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Syllabus of Biology class XI

I. Diversity in Living World

Diversity of living organisms.

Classification of the living organisms (five kingdom classification, major groups and principles of classification within each kingdom).

Systematics and binomial system of nomenclature.

Salient features of animal (non chordates up to phylum level, and chordates up to class level) and plant (major groups; Angiosperms up to subclass) classification.

Botanical gardens, herbaria, zoological parks and museums.

Key points for developing subject matter

• The meaning of being ‘alive’.
• Living organisms show a very large diversity in form and structure ranging from unicellular to very large multicellularwell-differentiated bodies.
• For ease of study, they have been organized into categories and this is called classification.
• Principally, all living organisms can be placed in one or the other of five kingdoms.
• Each kingdom is further subdivided; there are several levels of organisation, the lowest in the hierarchy being the species.
• The Binomial system, literally ‘two names’, of classification is followed, where each organism has a Latin generic name with a specific epithet.
• Zoological parks, Botanical gardens, Herbaria and Natural museums serve as Taxonomical aids.

Study the large variation of living organisms in the neighbourhood, note their behaviour, characteristics, and categorize them into groups based on some common features. Study preserved specimens, at least one representative of each group, to understand correlations between the characteristics of organisms and their systematic position. Learn how to collect, press, dry and prepare plant specimens with labels (common and weedy species) for the

II. Structural Organisation in Animals and Plants

Tissues in animals and plants.

Morphology, anatomy and functions of different parts of flowering plants: Root, stem, leaf, inflorescence, flower, fruit and seed.

Morphology, anatomy and functions of different systems of an annelid (earthworm), an insect (cockroach) and an amphibian (frog).

Key points for developing subject matter

• Light and electron microscopes are used as tools for the study of tissues, cells and cell organelles.
• Higher organisation of animals and plants is achieved through assembly of thousands/millions of cells into specialised tissues that in turn form organs and organ systems.
• The organisation of the living body shows division of labour.
• Organisms show increasing complexity in structure and function as we move from the lower to the higher levels.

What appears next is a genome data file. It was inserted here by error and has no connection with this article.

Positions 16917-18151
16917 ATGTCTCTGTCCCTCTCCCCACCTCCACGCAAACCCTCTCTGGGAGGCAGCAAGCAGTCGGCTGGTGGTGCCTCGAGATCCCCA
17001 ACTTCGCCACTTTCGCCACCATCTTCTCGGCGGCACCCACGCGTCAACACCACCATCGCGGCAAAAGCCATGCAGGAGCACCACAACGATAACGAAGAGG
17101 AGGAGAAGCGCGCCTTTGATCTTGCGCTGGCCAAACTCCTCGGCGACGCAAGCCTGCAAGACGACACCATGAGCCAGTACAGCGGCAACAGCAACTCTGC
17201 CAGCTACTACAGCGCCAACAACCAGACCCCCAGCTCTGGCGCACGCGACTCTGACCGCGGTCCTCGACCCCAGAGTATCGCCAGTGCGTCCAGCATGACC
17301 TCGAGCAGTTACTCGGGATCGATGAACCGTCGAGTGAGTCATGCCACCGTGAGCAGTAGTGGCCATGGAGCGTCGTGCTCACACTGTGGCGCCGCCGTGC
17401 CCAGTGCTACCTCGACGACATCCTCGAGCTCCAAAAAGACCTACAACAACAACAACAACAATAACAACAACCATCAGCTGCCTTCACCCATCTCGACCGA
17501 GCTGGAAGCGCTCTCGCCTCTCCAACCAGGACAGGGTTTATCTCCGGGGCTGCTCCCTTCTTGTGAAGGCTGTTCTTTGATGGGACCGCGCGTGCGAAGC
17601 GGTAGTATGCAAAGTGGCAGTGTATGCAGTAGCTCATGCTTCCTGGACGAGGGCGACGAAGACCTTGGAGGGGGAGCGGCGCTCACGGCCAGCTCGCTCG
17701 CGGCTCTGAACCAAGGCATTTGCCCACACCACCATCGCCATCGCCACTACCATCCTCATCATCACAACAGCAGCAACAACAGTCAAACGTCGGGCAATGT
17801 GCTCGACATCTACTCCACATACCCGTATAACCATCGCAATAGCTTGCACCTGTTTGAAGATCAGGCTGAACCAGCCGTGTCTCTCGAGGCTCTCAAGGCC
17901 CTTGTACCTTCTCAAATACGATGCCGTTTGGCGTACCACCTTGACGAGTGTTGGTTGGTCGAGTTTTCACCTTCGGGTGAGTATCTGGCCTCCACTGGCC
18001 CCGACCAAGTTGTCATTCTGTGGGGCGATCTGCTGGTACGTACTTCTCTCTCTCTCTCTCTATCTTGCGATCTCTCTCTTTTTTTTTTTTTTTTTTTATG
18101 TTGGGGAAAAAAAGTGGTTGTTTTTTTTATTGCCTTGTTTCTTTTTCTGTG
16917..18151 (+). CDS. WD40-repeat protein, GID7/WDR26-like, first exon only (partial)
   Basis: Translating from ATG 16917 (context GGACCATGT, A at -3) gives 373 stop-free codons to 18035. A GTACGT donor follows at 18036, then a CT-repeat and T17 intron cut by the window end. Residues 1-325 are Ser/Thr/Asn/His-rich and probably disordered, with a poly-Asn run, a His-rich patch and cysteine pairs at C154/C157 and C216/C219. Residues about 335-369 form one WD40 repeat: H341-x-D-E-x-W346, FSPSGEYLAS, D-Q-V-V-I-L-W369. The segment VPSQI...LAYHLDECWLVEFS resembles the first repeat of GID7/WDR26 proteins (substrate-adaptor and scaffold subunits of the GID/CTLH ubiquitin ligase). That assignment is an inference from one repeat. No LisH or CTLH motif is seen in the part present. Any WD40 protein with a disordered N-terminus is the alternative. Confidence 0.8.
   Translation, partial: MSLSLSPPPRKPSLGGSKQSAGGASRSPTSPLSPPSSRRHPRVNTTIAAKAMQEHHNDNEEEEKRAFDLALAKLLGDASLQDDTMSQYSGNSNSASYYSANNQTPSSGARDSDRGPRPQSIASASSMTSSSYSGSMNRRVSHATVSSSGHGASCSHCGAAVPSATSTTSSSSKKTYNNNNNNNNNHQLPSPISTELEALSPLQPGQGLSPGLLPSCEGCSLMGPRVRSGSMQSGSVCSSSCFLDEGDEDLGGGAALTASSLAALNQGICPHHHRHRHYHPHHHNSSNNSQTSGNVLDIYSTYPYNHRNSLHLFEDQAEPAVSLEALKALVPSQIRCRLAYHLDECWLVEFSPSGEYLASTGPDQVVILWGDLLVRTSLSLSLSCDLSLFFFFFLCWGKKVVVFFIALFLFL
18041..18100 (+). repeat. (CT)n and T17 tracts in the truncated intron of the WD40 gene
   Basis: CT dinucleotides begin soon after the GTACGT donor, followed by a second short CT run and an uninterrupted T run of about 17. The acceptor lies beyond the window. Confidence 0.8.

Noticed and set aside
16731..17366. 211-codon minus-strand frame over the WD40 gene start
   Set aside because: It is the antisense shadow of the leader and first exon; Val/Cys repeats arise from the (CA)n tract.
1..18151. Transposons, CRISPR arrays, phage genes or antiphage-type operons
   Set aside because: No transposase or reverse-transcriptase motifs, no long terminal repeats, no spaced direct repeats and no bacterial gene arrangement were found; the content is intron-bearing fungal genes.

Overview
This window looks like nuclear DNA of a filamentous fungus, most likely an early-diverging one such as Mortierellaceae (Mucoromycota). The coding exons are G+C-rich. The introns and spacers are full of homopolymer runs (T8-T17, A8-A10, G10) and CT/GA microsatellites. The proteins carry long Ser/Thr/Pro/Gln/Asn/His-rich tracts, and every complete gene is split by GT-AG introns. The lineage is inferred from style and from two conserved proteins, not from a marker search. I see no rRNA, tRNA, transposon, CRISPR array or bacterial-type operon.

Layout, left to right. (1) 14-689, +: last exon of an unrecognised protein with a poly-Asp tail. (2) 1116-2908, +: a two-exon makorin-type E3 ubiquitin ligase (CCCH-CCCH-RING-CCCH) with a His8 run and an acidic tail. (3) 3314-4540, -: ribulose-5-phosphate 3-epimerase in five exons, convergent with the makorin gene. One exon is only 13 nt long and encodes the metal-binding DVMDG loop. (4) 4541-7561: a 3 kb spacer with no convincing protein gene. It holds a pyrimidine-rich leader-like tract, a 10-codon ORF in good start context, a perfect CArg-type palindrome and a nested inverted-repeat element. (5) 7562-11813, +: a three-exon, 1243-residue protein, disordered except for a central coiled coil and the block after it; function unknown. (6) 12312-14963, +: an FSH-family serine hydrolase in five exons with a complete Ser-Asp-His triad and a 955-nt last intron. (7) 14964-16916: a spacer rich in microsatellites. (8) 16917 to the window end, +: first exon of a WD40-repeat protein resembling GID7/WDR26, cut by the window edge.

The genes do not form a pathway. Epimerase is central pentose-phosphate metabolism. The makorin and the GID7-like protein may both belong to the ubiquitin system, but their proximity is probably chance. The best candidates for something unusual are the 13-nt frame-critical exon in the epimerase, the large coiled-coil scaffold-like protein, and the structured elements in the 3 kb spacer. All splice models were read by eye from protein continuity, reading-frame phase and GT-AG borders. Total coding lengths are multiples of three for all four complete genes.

• Plants and animals exhibit a wide range of organisation from a simple level to the complex.
• Floral characteristics form the basis of classification and identification of Angiosperms. This can be illustrated through semi-technical descriptions of families using suitable examples of wild and cultivated plants.
• The structure of the animal body shows a wide range in morphology and anatomy.

Study different types of tissues in plants and animals (temporary preparations and permanent slides). Prepare and study transverse section of roots and stems to identify different tissues. Study of locally available plants and animals for their external morphology. Description of three common flowering plants in semi-technical terms (Solanaceae, Fabaceae and Liliaceae) and try to group them based on flower characteristics. Study the anatomy of roots, stems (through hand sections) and leaves (through permanent slides). Study of one vertebrate and one invertebrate for their morphology and internal organisation (through charts and models).

III. Cell: Structure and Function

Cell: Cell wall, cell membrane and cell organelles (plastids, mitochondria, endoplasmic reticulum, Golgi bodies/ dictyosomes, ribosomes, lysosomes, vacuoles, centrioles) and nuclear organisation. Mitosis, meiosis, cell cycle.

Basic chemical constituents of living bodies.

Structure and functions of carbohydrates, proteins, lipids and nucleic acids.
Enzymes: Types, properties and function.

Key points for developing subject matter

• The cell organelles are designed to perform tasks such as synthesis, breakdown, respiration and transport.
• Essential processes of cell division – mitosis and meiosis are similar in animals and plants.